I Sing, Therefore I Speak

What Does Singing Have to Do With Increasing Human’s Rate of Survival

The Singing Neanderthal

The Singing Neanderthal © inkyboy.com

When Charles Darwin proposed the theory of Evolution, it quickly became common knowledge that organisms constantly adapt to their environment for survival. This is where the catchphrase “survival of the fittest” or “natural selection” comes into play. Favourable traits that help drive off predators, increase reproduction or make better use of resources are usually passed on to offspring, increasing the next generation’s overall rate of survival. Overtime, these traits appear more frequently in a population, and become more refined over time according to the environmental conditions.

Humans, likewise, have also evolved. The very same principle of adaptation is used to explain how homo sapiens have grown to outlive other hominids and primates, such as the Neanderthal man, another species of the homo genus that existed more than 500,000 years ago.

Bear bone with holes believed to be instrument used by neanderthals

© Carnegie Museum of Natural History

With this in mind, which skill would you think came to evolve first, singing or speaking? In general, one would probably think that speaking and sending verbal cues are more important than singing capabilities. After all, it would be difficult to imagine how primitive humans have managed to cross continents of mountains, glaciers and oceans without some level of verbal communication, as proven by the discovery of plants with Asian descent found in America. What does singing have to do with increasing our rate of survival anyway?

The Neanderthals fossils suggest otherwise, however. Unlike modern humans, Neanderthals possessed mouth cavities and throats that were directly connected, rather than narrow throats connected by the pharynx. Although this means they were less likely to suffer from obstructive sleep apnea than the modern human, it also means that Neanderthals were less capable of producing distinct sounds with clear annunciations. As a result, it is long believed that Neanderthals species were incapable of language.

Yet, in Morovia, a bear bone consisting of a drilled hole was found together with a Neanderthal body. Many musicians believe that the bone found was in fact used as a basic wind instrument to produce different sounds. If they are correct, then it would imply that music appreciation is not only a phenomenon experienced by modern man, but has in fact existed long before our capabilities of speech.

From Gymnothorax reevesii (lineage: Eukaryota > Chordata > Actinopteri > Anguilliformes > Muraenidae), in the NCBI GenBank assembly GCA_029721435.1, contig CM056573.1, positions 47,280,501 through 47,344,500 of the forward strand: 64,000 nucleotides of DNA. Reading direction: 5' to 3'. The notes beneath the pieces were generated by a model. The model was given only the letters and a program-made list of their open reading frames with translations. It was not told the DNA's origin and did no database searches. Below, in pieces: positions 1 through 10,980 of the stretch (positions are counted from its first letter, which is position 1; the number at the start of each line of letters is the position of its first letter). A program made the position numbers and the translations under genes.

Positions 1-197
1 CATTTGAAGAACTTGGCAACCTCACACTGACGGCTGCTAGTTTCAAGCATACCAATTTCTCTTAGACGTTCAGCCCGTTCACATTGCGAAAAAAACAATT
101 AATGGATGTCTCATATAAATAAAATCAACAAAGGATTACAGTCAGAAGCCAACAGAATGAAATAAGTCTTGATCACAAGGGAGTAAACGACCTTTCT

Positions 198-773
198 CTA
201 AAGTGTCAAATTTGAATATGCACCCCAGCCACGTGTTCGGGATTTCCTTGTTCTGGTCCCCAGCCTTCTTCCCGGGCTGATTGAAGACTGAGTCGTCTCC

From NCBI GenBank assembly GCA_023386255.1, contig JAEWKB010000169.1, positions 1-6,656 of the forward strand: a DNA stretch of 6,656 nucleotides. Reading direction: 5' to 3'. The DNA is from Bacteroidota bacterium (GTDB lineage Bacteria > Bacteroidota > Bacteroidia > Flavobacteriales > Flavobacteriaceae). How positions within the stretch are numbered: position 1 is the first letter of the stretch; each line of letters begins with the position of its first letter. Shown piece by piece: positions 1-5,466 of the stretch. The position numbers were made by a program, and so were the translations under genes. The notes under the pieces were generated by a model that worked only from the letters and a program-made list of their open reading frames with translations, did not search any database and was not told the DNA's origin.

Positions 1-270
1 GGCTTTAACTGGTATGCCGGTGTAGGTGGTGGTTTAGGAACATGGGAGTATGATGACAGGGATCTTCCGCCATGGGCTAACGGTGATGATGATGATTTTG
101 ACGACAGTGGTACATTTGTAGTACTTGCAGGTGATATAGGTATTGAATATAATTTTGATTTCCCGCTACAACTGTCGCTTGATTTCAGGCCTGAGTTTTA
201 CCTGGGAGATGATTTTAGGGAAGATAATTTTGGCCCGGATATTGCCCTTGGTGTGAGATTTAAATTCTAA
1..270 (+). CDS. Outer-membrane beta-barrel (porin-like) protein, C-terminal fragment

What makes humans so different from other species? Is it our language abilities? Although the answer seems fairly straightforward, it is in fact a topic that has raised many debates amongst scientists. For instance, some argue it is because humans have bigger brains that make us more superior. Indeed, many animals such as apes, monkeys, cats and dogs have smaller brains than humans. Yet, whales, dolphins and elephants have much bigger brains than us, so how can this be explained? Well from a proportional perspective, humans do have a larger brain to body size ratio compared to these large animals, making up about 2% of body size. But that’s not a valid argument either, because rodents have brains about 10% of their body size.

A human skull on the left, versus a Neanderthal skull on the right.

A human skull on the left, versus a Neanderthal skull on the right. © Wikipedia

The reason why humans can speak and sing is attributed not only to the development of our nervous system and breath control, but also to the advancement of our vocal channels. In the evolutionary process of the human species, we can observe that humans gradually developed rounder brow ridges, a vertical forehead and a pronounced chin. Unlike most animals, this made it possible for humans to utilize the soft palate and muscles in the pharynx to produce sounds that other animals cannot.

Most animals also have tongues that are primarily used to push food backward during swallowing, just like in human babies. However, as babies grow older and their jaws grow longer, part of the tongue extends into the pharynx, enabling them to produce different sounds effectively. In contrary, adult Neanderthal fossils indicate that the tongue stayed primarily in the mouth cavity throughout adulthood, and therefore Neanderthal’s probably developed very limited language abilities. Perhaps it is this ability to communicate with very distinct sounds that enabled Homo sapiens to displace Neanderthals in the evolutionary process.

Without question, the ability to communicate with language is something that separates us humans from other organisms. Although birds and apes are unable to communicate with language, birds are found to have a distinct center in their brains dedicated to song. This presents an interesting observation from an evolutionary point of view. In short, it implies that during the evolutionary process, organisms first developed the nerve structures required for singing and speaking. Soon, song-like behaviours became the main means of communication. It was only until fairly late in the evolutionary process that we began to develop language abilities.

References: How Does Evolution Occur?, Neanderthal

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